Monday, October 31, 2005

Reformation Day

Do you know what October 31st is? Right. Reformation Day. On this day in 1517 (big anniversary in 12 years--mark your calendars) Martin Luther, upset by corruption in the Catholic (meaning "universal") church, nailed 95 theses to the door of the cathedral in Wittenberg, Germany. Originally intended merely for debate among his priestly brothers, a copy found its way into the hands of a man named Gutenberg, and soon all of Europe was engulfed in the flames of controversy. Thus began the Protestant Reformation, one of the greatest events in history.

But Luther's integrity sparked something else: The Great Reformation of the Catholic Church. Whatever you may think of that body, it is certainly not so dogged by corruption as it was 500 years ago. In response to the Protestant Reformation and the departure of the faithful to other churches, Rome began to return somewhat to the church's founding documents (scripture), and rejected at least the worst of its human traditions (like the selling of indulgences, forgiveness you could buy throughout October, allowing you a hedonistic All Hallow's Eve, without fear of eternal damnation....) Ironically, Luther, who eventually married a nun and moved on, never intended to leave the Catholic church.

And what interests me for the purposes of this website is the Reformation of the Catholic church. The American Government faces various heresies today, but I would never suggest abandoning it. I would love to see a Great Reformation, however. We can eradicate some of the wrong views that have crept in, and return to our roots, our founding documents. And while I don't believe anything we face is as corrupt as the selling of indulgences or the Inquisition, there is a tremendous danger in the allegedly "modern" views that would tear the Constitution loose from its moorings and set it adrift on a relativist sea. That is, we face great threats from those who argue it is a "living" document--because they mean it can change with the times, supporting law the founders not only never intended, but would have rejected altogether if given the chance. Such a view leaves only the Court to determine the law of the land, and what the Constitution may say becomes all but irrelevant. Then we are no longer a democracy, practicing majority rule. Suddenly we are ruled by an oligarchy of nine judges appointed for life. Something tells me that arrangement breeds corruption.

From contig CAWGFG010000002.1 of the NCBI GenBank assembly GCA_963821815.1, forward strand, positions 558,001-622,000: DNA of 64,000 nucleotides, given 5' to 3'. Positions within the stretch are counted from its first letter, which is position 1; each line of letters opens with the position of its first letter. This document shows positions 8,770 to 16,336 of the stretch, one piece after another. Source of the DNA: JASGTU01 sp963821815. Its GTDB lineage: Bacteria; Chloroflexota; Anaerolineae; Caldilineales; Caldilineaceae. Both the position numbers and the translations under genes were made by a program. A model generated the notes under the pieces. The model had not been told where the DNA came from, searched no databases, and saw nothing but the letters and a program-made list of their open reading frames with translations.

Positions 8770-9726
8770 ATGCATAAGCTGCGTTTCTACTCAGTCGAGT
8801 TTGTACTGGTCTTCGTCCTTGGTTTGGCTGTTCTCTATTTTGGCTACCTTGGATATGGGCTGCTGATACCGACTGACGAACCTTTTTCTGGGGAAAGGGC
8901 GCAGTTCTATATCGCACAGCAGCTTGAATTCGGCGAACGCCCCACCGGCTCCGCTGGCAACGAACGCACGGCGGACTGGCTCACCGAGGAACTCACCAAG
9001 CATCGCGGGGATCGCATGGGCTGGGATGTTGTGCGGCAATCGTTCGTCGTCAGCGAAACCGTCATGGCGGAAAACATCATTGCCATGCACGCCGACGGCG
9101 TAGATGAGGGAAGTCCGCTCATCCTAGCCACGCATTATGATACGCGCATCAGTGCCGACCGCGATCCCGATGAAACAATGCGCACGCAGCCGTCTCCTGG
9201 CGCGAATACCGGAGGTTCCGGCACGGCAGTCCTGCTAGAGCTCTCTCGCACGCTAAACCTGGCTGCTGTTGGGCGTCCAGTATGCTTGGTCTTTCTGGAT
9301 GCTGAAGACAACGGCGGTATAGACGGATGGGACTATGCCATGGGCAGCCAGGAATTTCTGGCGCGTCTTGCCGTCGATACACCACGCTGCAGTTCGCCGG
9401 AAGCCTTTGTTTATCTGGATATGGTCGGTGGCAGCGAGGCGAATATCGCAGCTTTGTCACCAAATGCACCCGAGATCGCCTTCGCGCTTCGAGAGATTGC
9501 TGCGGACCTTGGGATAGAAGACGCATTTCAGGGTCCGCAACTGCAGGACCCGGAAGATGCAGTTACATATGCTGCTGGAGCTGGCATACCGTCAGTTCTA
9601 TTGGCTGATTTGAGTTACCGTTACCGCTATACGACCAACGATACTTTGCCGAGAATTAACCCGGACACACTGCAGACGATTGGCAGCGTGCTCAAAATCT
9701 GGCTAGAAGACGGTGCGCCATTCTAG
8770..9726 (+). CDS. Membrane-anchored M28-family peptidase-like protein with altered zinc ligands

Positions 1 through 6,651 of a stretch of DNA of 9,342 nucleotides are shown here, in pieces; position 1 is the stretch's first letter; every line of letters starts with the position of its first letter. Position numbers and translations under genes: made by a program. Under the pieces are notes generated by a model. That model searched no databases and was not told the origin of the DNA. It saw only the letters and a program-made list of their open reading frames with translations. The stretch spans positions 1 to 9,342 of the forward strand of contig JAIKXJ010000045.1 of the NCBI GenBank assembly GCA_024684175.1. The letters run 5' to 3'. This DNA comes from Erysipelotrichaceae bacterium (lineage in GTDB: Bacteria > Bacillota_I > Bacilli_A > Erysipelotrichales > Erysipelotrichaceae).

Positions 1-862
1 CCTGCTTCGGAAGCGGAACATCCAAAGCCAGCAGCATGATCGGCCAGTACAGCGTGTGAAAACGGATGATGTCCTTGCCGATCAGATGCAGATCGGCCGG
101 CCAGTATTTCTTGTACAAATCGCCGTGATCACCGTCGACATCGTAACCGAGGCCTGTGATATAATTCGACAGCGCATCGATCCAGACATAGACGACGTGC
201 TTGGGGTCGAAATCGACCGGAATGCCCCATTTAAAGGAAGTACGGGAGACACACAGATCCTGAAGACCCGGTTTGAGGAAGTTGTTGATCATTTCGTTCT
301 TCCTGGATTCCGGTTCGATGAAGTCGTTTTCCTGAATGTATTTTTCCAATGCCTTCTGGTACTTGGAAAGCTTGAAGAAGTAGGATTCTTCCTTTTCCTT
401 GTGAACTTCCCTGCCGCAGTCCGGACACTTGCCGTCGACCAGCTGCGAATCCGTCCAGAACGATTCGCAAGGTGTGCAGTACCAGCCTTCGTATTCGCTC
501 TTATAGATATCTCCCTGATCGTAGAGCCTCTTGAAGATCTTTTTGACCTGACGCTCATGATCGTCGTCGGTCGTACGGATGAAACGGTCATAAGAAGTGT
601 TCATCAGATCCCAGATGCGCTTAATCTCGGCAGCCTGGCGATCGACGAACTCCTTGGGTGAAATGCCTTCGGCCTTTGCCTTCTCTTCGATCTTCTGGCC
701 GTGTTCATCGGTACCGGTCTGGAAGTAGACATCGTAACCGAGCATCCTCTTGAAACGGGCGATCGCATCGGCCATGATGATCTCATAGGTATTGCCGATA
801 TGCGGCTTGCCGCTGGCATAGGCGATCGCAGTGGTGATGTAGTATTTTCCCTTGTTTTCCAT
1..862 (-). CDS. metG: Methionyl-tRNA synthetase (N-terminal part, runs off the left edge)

Here's to Luther (not perfect, I know) and Reformation Day. May our nation be blessed with its own Great Reformation.

2 Comments:

Blogger J Holden said...

steven - what checks and balances (if any) were set up for the Court?

meaning, what or who stops the courts from basically rewritting the law and the Constitution?

12:44 PM  
Blogger Steven Wales said...

No one, as I understand it. That is, the check on the Court is the conscience of the judges or their deaths. The greatness of it is that the Court is insulated from faddish politics, because they usually outlast the politicians, especially presidents. And there are only nine of them. But this was set up with an understanding that the judges would make every effort to follow the law. There have been several efforts by presidents to stop the judges, Jefferson and FDR primarily.

But there is no real check on their power other than an impeachment--which is unlikely in almost any scenario.

That's why choosing people with a commitment to the integrity of the law and the democratic process that produced it is so important.

2:15 PM  

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